Pilates Career Counseling Racine WI

Local resource for pilates career counseling in Racine, WI. Includes detailed information on local businesses that provide access to pilates career counseling, pilates teacher instruction, and pilates instructor certification classes, as well as advice and content on opening a pilates studio, consulting and marketing, and running a small business.

Cynthia Jackson
(414) 768-4016
1100 Milwaukee Avenue
South Milwaukee, WI
Sue Loomis
(847) 309-2824
13035 W 28 Place
Zion, IL
Racine County WorkForce Devolpment Center
(262) 619-5627
1717 Taylor Ave
Racine, WI

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United Food & Commercial Workers Local 1473
(262) 652-7037
3030 39th Ave
Kenosha, WI
Electrical Workers Local 127 International Brotherhood Of
(262) 654-0912
3030 39th Ave
Kenosha, WI
Ms. Joan Marie Sparks-PfannenstielPCC
262.993.4827, 262.679.4827
Po Box 337
Muskego, WI
Racine County Workforce Development Center
(262) 638-6420
1717 Taylor Avenue
Racine, WI
Alliance Resume & Writing Service
(262) 681-5682
4215 Erie Street
Racine, WI
Prices and/or Promotions
Free Consultation

Employment Solutions Network
(262) 652-0998
3717 52nd St
Kenosha, WI
Painters Local 934
(262) 657-1287
3030 39th Ave
Kenosha, WI
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Pilates Job Outlook Looks Strong Despite Economy 

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Pilates Instructor Job Outlook is strongWith U.S. unemployment numbers worsening by the week, there are positive signs that say Pilates jobs may be more secure than average occupations. According to the U.S. Department of Labor (DOL), the fitness industry is expected to grow 27 percent by 2016, which is much faster than the average for all occupations. And a recent fitness industry compensation survey by the IDEA Health & Fitness Association reinforced that finding.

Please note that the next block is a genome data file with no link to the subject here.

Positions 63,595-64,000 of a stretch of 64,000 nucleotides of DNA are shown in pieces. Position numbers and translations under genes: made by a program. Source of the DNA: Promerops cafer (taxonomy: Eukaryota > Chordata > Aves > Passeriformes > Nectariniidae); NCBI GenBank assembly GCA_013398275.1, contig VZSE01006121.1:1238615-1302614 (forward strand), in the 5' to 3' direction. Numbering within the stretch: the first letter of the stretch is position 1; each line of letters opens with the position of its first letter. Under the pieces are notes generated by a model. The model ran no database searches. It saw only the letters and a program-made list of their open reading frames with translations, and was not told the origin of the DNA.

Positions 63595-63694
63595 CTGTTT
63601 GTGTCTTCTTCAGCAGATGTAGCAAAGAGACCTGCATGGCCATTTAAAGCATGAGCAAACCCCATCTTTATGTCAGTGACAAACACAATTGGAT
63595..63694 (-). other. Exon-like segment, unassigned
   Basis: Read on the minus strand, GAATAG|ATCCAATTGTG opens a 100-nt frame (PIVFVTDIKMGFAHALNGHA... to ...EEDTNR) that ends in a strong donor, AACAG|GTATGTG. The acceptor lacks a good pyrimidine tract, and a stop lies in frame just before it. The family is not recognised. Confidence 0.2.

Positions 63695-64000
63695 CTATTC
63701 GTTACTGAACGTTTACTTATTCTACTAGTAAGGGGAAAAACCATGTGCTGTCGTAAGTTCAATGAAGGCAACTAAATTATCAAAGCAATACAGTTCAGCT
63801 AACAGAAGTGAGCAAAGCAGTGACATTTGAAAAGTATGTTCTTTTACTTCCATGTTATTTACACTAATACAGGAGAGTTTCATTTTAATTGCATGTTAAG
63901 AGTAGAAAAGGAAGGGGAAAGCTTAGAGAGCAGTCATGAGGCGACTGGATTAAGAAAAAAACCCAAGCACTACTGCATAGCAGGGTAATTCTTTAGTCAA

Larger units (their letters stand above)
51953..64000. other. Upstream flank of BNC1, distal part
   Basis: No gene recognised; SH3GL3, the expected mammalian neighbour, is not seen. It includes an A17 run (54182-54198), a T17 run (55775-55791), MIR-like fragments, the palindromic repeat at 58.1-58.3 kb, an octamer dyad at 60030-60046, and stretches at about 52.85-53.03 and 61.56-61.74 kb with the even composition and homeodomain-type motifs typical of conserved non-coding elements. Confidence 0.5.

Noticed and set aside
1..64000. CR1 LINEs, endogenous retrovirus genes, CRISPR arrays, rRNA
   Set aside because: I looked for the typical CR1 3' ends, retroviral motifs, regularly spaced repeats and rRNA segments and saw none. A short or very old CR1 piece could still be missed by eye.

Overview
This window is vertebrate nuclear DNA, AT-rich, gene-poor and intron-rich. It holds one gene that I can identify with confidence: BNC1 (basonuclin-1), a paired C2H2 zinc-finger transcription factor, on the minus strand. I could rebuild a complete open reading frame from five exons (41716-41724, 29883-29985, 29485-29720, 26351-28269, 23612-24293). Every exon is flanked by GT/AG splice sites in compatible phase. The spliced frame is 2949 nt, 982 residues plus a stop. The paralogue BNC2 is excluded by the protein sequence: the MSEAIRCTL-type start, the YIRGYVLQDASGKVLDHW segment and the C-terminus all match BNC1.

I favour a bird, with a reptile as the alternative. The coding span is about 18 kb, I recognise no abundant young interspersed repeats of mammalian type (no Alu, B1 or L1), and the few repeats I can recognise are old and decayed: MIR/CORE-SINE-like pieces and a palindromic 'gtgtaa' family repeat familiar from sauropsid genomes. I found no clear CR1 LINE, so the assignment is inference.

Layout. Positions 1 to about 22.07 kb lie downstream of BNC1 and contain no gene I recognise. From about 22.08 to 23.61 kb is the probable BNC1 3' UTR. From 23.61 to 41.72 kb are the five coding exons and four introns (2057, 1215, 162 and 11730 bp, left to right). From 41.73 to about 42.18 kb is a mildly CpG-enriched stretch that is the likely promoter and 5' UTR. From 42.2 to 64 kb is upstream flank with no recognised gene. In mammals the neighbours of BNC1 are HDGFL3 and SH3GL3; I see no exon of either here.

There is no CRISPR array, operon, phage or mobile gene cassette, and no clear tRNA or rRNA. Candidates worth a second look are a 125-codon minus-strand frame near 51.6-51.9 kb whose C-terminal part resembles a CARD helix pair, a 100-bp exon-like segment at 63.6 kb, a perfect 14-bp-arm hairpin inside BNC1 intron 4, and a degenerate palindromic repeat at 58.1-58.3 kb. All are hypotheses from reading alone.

The survey, which included responses from 501 IDEA members working in a variety of positions in health club settings, found that wages for all positions except fitness floor staff are higher than the national average, and all positions reported wages higher than they were two years ago.

Pilates and yoga instructors, specifically, reported receiving an average hourly wage of $33.25, the highest of all types of instructors. This is up from $29.50 in 2006, indicating that wages have kept up with inflation.

What accounts for these positive projections when most industries are dealing with breathtaking downturns? According to the DOL, “an increasing number of people are spending time and money on fitness, and more businesses are recognizing the benefits of health and fitness programs for their employees.” The DOL also credits aging baby boomers, who are concentrating on staying healthy and fit, as well as the reduction of physical education in schools and parents’ concern about childhood obesity. “Participation in yoga and Pilates is expected to continue to increase, driven partly by the aging population that demands low-impact forms of exercise and seeks relief from arthritis and other ailments,” says the DOL.

So, even if your business is experiencing a downturn, the prospects remain good for the future. If you’re looking to draw in new clients, perhaps working to tap into the older and younger members of your community may be a good strategy.

Other findings from the IDEA survey in...

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